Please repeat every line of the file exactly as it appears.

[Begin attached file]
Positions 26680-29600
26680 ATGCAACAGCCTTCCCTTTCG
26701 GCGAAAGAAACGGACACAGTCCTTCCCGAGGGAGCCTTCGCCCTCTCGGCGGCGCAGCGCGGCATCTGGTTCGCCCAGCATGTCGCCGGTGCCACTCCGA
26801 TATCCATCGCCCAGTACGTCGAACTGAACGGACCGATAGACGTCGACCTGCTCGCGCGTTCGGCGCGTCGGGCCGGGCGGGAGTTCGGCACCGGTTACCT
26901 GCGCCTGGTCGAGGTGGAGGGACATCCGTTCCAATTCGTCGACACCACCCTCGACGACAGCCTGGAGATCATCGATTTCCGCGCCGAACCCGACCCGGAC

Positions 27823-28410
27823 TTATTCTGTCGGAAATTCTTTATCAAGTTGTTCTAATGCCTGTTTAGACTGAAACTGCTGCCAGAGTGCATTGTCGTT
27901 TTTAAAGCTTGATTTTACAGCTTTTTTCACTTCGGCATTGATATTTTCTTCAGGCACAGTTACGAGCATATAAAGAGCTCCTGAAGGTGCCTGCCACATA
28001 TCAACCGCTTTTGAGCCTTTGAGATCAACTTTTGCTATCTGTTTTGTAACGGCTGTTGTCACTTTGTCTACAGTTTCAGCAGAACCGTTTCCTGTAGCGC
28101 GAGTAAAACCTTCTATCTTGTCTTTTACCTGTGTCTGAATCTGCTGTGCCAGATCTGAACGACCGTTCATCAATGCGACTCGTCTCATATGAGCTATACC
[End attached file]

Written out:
Positions 26680-29600
26680 ATGCAACAGCCTTCCCTTTCG
26701 GCGAAAGAAACGGACACAGTCCTTCCCGAGGGAGCCTTCGCCCTCTCGGCGGCGCAGCGCGGCATCTGGTTCGCCCAGCATGTCGCCGGTGCCACTCCGA
26801 TATCCATCGCCCAGTACGTCGAACTGAACGGACCGATAGACGTCGACCTGCTCGCGCGTTCGGCGCGTCGGGCCGGGCGGGAGTTCGGCACCGGTTACCT
26901 GCGCCTGGTCGAGGTGGAGGGACATCCGTTCCAATTCGTCGACACCACCCTCGACGACAGCCTGGAGATCATCGATTTCCGCGCCGAACCCGACCCGGAC

Positions 27823-28410
27823 TTATTCTGTCGGAAATTCTTTATCAAGTTGTTCTAATGCCTGTTTAGACTGAAACTGCTGCCAGAGTGCATTGTCGTT
27901 TTTAAAGCTTGATTTTACAGCTTTTTTCACTTCGGCATTGATATTTTCTTCAGGCACAGTTACGAGCATATAAAGAGCTCCTGAAGGTGCCTGCCACATA
28001 TCAACCGCTTTTGAGCCTTTGAGATCAACTTTTGCTATCTGTTTTGTAACGGCTGTTGTCACTTTGTCTACAGTTTCAGCAGAACCGTTTCCTGTAGCGC
28101 GAGTAAAACCTTCTATCTTGTCTTTTACCTGTGTCTGAATCTGCTGTGCCAGATCTGAACGACCGTTCATCAATGCGACTCGTCTCATATGAGCTATACC